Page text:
- CapitaLand Limited and City Developments Limited (2 largest property developers listed in Singapore) are much followed tickers.
- In this series of articles, I will endeavour to explain in simple terms how to value these firms.
- I will then provide my view on which is the better investment in the medium to long term.
- The first article in this series will focus on financial ratios.
A little business summary on both companies:-
CapitaLand Limited (SGX:C31) is a real estate company. Its primary activities are related to investment holding and consultancy services. The principal activities of the Company’s subsidiaries are those relating to investment holding, real estate development, investment in real estate financial products and real estate assets, investment advisory and management services, as well as management of serviced residences. The Company’s real estate portfolio includes integrated developments, shopping malls, serviced residences, offices and homes. The Company is also a real estate fund manager in Asia where its two core markets are Singapore and China. As at time of writing, its NAV stands at $3.02, PE: 12.60, Pb: 0.73, Yield: 2.97% and market capitalization of $12,951.38 million.
City Developments Limited (SGX:C09) is engaged in property development, ownership and investment holding. The Company provides real estate development and investment, hotel ownership and management, facilities management and the provision of hospitality solutions. Its subsidiaries are engaged in property development, which develops and purchases properties for sale, hotel operations, which owns and manage hotels; rental properties, which develops and purchases investment properties for lease, and others, which offers club operations and ownership, investment in shares property management, project management and consultancy services, and information technology and procurement services. As at time of writing, its NAV stands at $8.25, PE: 10.19, PE: 0.87, Yield: 1.45% and market capitalization of $7,510.83 million.
Value Investing Principles
The essence of value investing is the process of identifying companies that are fundamentally and financially sound, but whose stock is trading substantially below the genuine, intrinsic value of company shares. This is definitely not the same as buying cheap stocks.
Debt-to-equity ratio = Long Term Debt / Equity
Of course, being a value investor means that we want to avoid companies whose debt burdens can appear problematic, and this can be revealed by their DE ratio. From the table, we can see that CapitaLand and CityDev both have improved and relatively low DE ratios over the past two years. With a DE ratio of 0.812, CityDev is still considered to pose less investment risks and offers more financial stability than CapitaLand which has a DE ratio of 0.887 and is more vulnerable to downturns in the business cycle. The below graph reiterates how CapitaLand is often a worse performer than CityDev during business downturns and does performs better when the economy is good.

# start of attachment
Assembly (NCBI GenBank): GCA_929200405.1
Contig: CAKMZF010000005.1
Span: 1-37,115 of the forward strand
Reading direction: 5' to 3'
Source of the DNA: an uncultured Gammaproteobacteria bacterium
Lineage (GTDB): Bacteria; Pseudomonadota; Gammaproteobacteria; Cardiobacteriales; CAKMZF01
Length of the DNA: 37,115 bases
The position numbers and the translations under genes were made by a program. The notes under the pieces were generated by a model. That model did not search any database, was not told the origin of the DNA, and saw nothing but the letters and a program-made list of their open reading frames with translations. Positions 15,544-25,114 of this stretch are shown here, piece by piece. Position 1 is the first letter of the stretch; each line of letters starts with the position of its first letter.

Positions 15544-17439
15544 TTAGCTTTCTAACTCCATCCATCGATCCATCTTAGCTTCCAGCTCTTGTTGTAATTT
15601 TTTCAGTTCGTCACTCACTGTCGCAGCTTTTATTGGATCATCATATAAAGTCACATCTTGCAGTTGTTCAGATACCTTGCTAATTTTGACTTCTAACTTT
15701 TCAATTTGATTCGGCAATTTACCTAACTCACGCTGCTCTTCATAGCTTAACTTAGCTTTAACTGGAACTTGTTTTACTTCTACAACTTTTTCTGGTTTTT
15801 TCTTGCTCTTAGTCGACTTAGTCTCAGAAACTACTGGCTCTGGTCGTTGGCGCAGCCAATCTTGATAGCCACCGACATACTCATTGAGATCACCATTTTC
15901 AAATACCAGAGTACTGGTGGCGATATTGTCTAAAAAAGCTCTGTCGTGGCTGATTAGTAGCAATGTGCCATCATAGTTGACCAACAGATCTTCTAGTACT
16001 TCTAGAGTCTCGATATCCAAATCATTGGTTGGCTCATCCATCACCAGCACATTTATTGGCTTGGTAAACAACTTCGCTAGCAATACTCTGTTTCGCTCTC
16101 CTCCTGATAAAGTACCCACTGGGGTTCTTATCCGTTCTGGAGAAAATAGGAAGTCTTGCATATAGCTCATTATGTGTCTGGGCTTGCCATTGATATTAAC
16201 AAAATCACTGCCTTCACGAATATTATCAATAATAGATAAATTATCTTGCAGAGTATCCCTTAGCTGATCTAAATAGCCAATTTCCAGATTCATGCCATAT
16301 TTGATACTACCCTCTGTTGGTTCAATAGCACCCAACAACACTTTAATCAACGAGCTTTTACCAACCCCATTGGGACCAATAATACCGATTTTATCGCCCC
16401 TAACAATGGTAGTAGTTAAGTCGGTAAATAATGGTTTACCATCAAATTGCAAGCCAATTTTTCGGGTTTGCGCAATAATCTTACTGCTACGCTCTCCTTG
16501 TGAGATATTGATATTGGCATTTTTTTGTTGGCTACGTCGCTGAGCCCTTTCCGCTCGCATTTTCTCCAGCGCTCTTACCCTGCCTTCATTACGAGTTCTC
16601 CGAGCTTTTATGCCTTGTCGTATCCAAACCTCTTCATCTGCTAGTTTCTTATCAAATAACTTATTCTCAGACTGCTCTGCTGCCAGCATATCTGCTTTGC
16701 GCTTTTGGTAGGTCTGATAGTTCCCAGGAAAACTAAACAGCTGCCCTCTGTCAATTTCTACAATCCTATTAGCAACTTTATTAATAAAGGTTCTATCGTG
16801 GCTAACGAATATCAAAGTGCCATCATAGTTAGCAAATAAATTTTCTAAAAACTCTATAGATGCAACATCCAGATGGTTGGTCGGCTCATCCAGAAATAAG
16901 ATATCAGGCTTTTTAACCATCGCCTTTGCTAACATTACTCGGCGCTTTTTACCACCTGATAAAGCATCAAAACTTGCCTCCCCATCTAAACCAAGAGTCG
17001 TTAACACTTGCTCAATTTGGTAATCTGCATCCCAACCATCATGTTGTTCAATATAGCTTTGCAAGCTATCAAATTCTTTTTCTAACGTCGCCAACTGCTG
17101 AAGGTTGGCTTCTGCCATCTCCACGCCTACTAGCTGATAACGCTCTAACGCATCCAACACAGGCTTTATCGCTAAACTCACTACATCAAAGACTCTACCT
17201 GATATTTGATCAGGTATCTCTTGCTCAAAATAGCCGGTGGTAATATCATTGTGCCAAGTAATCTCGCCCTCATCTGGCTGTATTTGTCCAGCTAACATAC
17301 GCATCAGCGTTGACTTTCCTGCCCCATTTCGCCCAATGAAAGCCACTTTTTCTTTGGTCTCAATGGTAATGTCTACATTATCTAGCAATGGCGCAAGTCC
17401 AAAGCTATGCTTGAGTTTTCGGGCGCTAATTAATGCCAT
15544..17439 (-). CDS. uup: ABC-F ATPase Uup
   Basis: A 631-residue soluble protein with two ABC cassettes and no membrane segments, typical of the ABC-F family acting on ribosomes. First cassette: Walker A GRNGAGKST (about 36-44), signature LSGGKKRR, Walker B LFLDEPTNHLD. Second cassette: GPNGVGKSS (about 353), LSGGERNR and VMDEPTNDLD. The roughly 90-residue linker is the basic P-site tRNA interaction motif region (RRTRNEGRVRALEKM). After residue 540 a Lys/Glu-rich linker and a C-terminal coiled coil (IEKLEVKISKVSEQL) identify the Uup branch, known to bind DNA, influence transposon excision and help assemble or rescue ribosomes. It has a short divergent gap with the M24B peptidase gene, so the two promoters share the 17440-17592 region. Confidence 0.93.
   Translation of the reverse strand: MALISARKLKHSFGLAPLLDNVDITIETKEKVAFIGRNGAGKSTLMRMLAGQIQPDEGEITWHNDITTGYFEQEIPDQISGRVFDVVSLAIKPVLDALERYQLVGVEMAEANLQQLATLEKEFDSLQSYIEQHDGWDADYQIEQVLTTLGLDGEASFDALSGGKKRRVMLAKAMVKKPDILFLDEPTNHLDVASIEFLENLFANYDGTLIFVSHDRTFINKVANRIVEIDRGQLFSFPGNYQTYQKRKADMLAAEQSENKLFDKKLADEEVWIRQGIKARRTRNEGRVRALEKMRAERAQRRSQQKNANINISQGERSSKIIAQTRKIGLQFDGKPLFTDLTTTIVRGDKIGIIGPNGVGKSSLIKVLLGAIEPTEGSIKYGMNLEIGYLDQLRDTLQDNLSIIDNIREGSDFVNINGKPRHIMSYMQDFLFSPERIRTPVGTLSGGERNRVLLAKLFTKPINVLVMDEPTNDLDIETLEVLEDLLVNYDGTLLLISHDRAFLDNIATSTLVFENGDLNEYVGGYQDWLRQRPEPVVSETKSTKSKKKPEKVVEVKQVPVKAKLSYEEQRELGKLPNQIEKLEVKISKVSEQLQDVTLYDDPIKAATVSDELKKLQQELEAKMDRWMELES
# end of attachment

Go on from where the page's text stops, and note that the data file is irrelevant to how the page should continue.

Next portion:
Current Ratio = Current Assets / Current Liabilities
Working Capital = Current Assets – Current Liabilities
While both CapitaLand and CityDev exhibited a high current ratio of 1.82 and 2.84 respectively which implies that both companies have sufficient resources to repay their short-term debts, we can’t help but notice that with CityDev exhibiting a higher current ratio, it does seem to indicate that they may be more financially capable of repaying their debts. A higher amount of working capital from CityDev proves this even further.
Gross Profit Margin = Sales Revenue – COGS / Sales Revenue *100%
Net Profit Margin = Net Income / Sales Revenue *100%
Although CityDev has a higher gross profit margin of 50.12% which indicates their ability to operate a lower cost on a higher assembly of goods, their net profit margin fell drastically to 26.21%, suggesting their significantly high amount of expenses. Conversely, CapitaLand was able to exhibit an even higher net profit margin of 31.40% as compared to their gross profit margin of 30.98% which suggests that they are able to translate revenue into profit which is ideal for shareholders.
Cash Adequacy Ratio = Cash from Operating Activities / (Capital Expenditure + Dividends Paid)
Free cash flows = Cash from Operating Activities – Capital Expenditure
Moving on to cash flows, a higher cash adequacy ratio from CapitaLand indicates that it has more than twice the capability of reinvesting in operations. While CapitaLand may appear to be financially weaker from the previous ratios, their capability was further reinforced when their ability to generate free cash flows despite paying high dividends was so much higher than CityDev even for both years.
Since value investors are known to identify companies with minimal debt, plenty of operating capital, solid cash flow and profit margins, all for the sake of understanding whether the company is able to withstand temporary economic or industry downturns, now that we have covered the financial ratios needed to examine both companies’ financial statements, what will be your pick thus far?
We’ll delve into further analysis and interpretation of these financial statements soon.
Disclosure: I do not have any positions in any CapitaLand and CityDev stocks at time of writing and have no plans to initiate any positions within the next 72 hours. I wrote this article myself and the calculations made are my own and are not intended as investment advice. I am not receiving any paid compensation for it and I have also no business relations with any company whose stock is mentioned in this article.
CapitaLand Limited Annual Report 2015.
City Developments Limited Annual Report 2015.